It's only when you understand the context of data, you really understand what the data has to offer and that's (inaudible 05.20) a bit about data journalism, just like, you know, if you want to be a good journalist, you need to understand the five W's and H, in terms of where, who, what, why and how. I think it's really important to understand the relevance of data when you're working with data. These days, anyone in the company can be a first class data citizen. If you have that, you should have the underlying infrastructure that the company has, the underlying culture that the company provides, you should have a good guardianship in terms of data management. So, that includes the data quality-,
Moderator: So, you mean not just lip service, it's, like, really, the company top-down being incentivised to be data driven, not just check boxes, some innovation initiative and, you know, using that as a PR propaganda?
Suraj Rajan: Absolutely. Definitely not. Say, for example, you've been working with a lot of customers, right, so when you talk to any customer and ask them, saying, when they're making decisions, do they always consult data? Do they have access to the data they need? And how trustworthy is the data that they have to actually make the decisions? The last key question is, how do they trust their team to accurately interpret the data? I think those numbers are probably very surprising because a lot of companies still don't have that maturity when it comes to understanding data, interpreting data or using data to make data related decisions.
Moderator: Yes, a very, very good thing. I think you bought up some really good points. One is, you spoke about a first class data citizen and we'll explore that in the five whys, and also, you mentioned about the infrastructure being right. I'd like to know a bit more about this citizen, first class data citizen. Who is this? What are you talking about, for the benefit of our listeners? Who's the first class data citizen?
Suraj Rajan: When we talk about first class data citizen, I think, let's take a step back and understand how we can actually facilitate that. In the last five years, a lot of companies have, what's called, data democratisation, as one of the key objectives. So, for the benefit of users listening to it, data democratisation is actually making data available, have a robust platform, where anyone with, say, even with less technical experience, have the ability to understand data. Basically, there is no gatekeeper or any bottleneck when it comes to accessing data, and that's what most of the companies are trying to achieve. So, what that means is, once you have that in place, then you can actually use data for day-to-day decision making or understanding at a much faster pace than your competitors. So, (inaudible 07.51) competitive advantage. Now, how do you go about doing that? The problem over the years is, people have been working with data, but they've been working with data in isolation, say, from a silo system. What that's happened is, it's, sort of, created an SME function especially with those silo applications, but once you democratise data and once you have a more data driven culture within organisations where any problem statement, I take a step back and just look at the data, and then make informed decisions using the data. It, sort of, converts me into being a data citizen, or a first class citizen, where I'm actually using data for day-to-day decision making.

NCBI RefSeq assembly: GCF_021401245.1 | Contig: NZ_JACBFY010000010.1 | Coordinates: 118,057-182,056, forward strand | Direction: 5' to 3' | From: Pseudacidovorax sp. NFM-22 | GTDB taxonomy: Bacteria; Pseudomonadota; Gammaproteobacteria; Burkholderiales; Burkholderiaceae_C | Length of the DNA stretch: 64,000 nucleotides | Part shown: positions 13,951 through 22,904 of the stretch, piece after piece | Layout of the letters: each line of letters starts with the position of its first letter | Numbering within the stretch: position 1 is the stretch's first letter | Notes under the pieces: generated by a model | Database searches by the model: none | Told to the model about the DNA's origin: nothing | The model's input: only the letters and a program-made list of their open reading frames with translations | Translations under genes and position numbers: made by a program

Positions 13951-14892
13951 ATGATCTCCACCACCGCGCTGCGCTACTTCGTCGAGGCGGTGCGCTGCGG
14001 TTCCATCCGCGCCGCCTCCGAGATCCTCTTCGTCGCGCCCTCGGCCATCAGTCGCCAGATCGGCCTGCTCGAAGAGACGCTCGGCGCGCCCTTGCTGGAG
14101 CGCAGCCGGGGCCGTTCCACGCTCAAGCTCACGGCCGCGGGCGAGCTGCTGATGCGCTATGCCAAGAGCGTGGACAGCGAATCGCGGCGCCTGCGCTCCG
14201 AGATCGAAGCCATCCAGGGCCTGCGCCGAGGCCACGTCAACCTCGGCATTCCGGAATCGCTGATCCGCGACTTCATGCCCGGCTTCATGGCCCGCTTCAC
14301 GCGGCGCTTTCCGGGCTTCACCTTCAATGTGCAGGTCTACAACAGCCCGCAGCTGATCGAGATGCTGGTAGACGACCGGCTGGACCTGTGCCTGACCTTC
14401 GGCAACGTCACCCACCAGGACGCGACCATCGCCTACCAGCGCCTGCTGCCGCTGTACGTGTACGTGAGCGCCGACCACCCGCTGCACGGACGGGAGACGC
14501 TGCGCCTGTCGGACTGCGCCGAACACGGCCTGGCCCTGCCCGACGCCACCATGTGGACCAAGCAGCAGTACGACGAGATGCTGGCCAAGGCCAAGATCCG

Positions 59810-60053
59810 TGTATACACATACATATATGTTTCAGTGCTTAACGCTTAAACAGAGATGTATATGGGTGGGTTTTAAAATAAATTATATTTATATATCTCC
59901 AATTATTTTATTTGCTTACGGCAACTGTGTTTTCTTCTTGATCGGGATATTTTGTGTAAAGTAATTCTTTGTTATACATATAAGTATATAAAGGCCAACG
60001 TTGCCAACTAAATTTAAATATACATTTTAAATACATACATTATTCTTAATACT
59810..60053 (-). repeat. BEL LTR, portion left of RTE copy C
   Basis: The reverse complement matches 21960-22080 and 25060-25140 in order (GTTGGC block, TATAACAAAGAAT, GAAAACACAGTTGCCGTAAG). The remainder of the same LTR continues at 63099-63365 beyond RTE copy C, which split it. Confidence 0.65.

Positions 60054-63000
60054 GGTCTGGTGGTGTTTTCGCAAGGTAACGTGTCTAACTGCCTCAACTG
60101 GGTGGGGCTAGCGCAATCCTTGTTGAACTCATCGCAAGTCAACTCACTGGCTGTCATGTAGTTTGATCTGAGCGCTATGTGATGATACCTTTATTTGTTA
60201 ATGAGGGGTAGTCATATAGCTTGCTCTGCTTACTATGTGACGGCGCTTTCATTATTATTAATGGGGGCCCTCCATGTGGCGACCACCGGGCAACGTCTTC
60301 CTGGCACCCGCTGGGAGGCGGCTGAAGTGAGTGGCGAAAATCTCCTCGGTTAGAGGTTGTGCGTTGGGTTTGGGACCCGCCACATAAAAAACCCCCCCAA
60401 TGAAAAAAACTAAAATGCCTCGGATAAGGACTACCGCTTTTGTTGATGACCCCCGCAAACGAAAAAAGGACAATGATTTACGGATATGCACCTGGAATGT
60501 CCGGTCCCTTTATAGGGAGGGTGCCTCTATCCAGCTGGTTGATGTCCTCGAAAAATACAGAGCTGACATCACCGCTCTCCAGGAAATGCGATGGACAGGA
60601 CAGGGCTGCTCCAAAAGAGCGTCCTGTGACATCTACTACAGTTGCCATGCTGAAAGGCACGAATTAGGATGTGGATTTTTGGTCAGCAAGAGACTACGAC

That's always the first step in terms of having an appropriate infrastructure or a culture. Who can be a data scientist? Anyone can be a data scientist, right? That's the aspiration of most companies. When it comes to first class data citizens or data scientists, the prerequisite to that is having a robust platform, a data platform, which enables an individual to access the data and make decisions, have the ability to interpret data.
Moderator: So, you're basically saying a first class data citizen is someone, who regardless of their business outcome, is empowered by data?
Suraj Rajan: Yes.
Moderator: And is actually, actively using data, data related workflows, it's embedded within their work and they're using it to manifold accelerate the real job, right?
Suraj Rajan: Absolutely.
Moderator: Another point you mentioned about the five W's. Can you elaborate a bit on that? What are those?
Suraj Rajan: Yes. So, there is a standard thing about journalism. If you want to be a really good journalist, the key questions that you really ask is who, what, where, why, when and how. I think that's really applicable even when it comes to data journalism, as I would call it, because data on its own, like I said, is meaningless, but to actually be able to work with data, you need to understand the relevance of data, you need to understand, if something happened, who was responsible for it, why did that thing happen, where did that happen, (TC 10.00) and what's the date and time that something happened, and how did that happen? So, once you answer this question, it gives you a bit more context to the data, and that helps you translate that data into information.